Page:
It would seem that my mind has adapted to my climate, though that doesn’t change the fact that I was sweating a bit on the 4 minute walk from my house to the lab. It’s not that I don’t sweat, or shiver, those being the fixed bodily responses to hyperthermia or hypothermia. Instead, it’s that my mind no longer registers them as discomforts. My first, “autumn,” (that’s what I nostalgically call March through May) in Mombasa, I chuckled every time I saw one of my students wearing their NYS-issued sweaters, shoulder patches and all. It was 75 degrees out and they were cold. Now I understand it.

Yes, there is such a thing as a specific, measurable temperature. But simply because it is measurable does not mean all of us will react the same and in fact, as we adjust our lives in such a way that reaction is no longer necessary based on our old behavior model, we simply adjust our behavior. It seems that the absoluteness in existence resides not in the reaction itself, but more the need to react.

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Using Sudoku In The Classroom

I needed a warm-up for my students. I told them that the most important muscles for them to exercise were their fingers and brain. I had KTouch to help them warm-up their fingers, but what to use for their brains? Sudoku of course.

Every class period, especially the early morning periods, my students will do 20 minutes worth of Sudoku puzzles. I have incentivized the time by offering points on their final grade for every puzzle completed during this, “official Sudoku,” time period. This is only the second day of trying it, but as we speak, my students in their free time are playing Sudoku and not even for points.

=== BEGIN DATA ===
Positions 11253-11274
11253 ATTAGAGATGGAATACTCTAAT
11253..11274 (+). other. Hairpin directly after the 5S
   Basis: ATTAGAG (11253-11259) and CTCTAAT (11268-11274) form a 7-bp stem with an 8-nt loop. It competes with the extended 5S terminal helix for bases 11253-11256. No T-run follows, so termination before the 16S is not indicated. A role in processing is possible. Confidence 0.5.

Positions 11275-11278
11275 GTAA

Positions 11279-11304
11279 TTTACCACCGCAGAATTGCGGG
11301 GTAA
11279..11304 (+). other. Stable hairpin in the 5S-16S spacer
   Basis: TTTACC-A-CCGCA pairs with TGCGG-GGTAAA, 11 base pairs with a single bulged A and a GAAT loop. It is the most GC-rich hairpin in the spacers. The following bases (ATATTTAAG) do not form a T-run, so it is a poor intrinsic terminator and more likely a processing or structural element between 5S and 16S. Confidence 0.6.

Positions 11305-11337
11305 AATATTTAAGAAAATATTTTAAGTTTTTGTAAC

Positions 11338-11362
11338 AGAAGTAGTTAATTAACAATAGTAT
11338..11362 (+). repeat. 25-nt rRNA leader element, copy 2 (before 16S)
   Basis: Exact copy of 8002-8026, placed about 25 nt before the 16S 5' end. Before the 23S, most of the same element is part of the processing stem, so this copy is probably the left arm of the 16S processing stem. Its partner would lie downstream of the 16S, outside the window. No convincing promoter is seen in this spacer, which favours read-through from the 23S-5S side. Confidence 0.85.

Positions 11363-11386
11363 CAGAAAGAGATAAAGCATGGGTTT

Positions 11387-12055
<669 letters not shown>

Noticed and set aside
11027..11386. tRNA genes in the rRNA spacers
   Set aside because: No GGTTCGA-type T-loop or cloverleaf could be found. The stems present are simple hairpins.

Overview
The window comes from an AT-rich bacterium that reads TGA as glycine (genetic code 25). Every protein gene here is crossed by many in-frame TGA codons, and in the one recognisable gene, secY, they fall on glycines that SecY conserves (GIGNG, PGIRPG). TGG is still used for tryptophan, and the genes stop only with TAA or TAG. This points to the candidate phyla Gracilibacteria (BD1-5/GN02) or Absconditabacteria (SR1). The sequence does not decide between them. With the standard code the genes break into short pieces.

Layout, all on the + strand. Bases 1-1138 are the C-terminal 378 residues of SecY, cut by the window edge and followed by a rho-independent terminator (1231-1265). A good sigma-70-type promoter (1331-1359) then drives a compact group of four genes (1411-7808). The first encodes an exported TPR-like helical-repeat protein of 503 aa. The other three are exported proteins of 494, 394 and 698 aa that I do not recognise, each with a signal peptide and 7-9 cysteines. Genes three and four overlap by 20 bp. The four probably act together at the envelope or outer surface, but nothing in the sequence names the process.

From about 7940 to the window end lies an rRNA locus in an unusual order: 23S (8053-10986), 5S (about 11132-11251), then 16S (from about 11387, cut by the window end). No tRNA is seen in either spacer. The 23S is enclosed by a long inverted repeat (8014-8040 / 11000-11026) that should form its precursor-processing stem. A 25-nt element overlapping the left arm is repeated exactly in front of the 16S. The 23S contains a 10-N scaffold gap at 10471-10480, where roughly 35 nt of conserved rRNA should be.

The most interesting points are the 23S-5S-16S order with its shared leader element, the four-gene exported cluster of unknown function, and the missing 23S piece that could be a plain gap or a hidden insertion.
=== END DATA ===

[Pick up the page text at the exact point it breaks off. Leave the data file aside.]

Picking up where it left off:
I picked Sudoku for a few reasons. First off, it is part of the default Ubuntu distribution, which means no need to maintain yet another piece of software on my computer images. Second, the game allows for multiple solutions to achieve one goal. I immediately drew the comparison between fixing computer problems and playing Sudoku: there are many ways to go about achieving the same thing. This of course being part of my continued battle against the rigid form of thinking enforced within the Kenyan education system. And finally, the application itself has many forms of interaction (mouse, keyboard, etc), allowing for my students to develop not only their own method of solving Sudoku puzzles, but also their own use-patterns with the application. The end hope is for them to passively develop efficiency in application interaction.

We’ll see how it all turns out.

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Whistle While You Work

I am a whistler. Anyone who has been around me for more than say, five minutes, knows that I am a whistler (much to their annoyance or amusement or both I am not sure). I like to whistle in my free time, when I am alone, when I have friends around, when I am walking to work, when I am programming. Heck, I just like to whistle.

That is why it has been my great pleasure to discover that students at NYS love to whistle as well. I hear them whistling when walking, I hear them whistling when working. Some of them will even whistle in class if I start to do so. At some points, I have been whistling and from across the field a student will pick up on it and continue whistling in tune with my own whistling! It’s amazing!

My life is one big, happy, whistle-fest!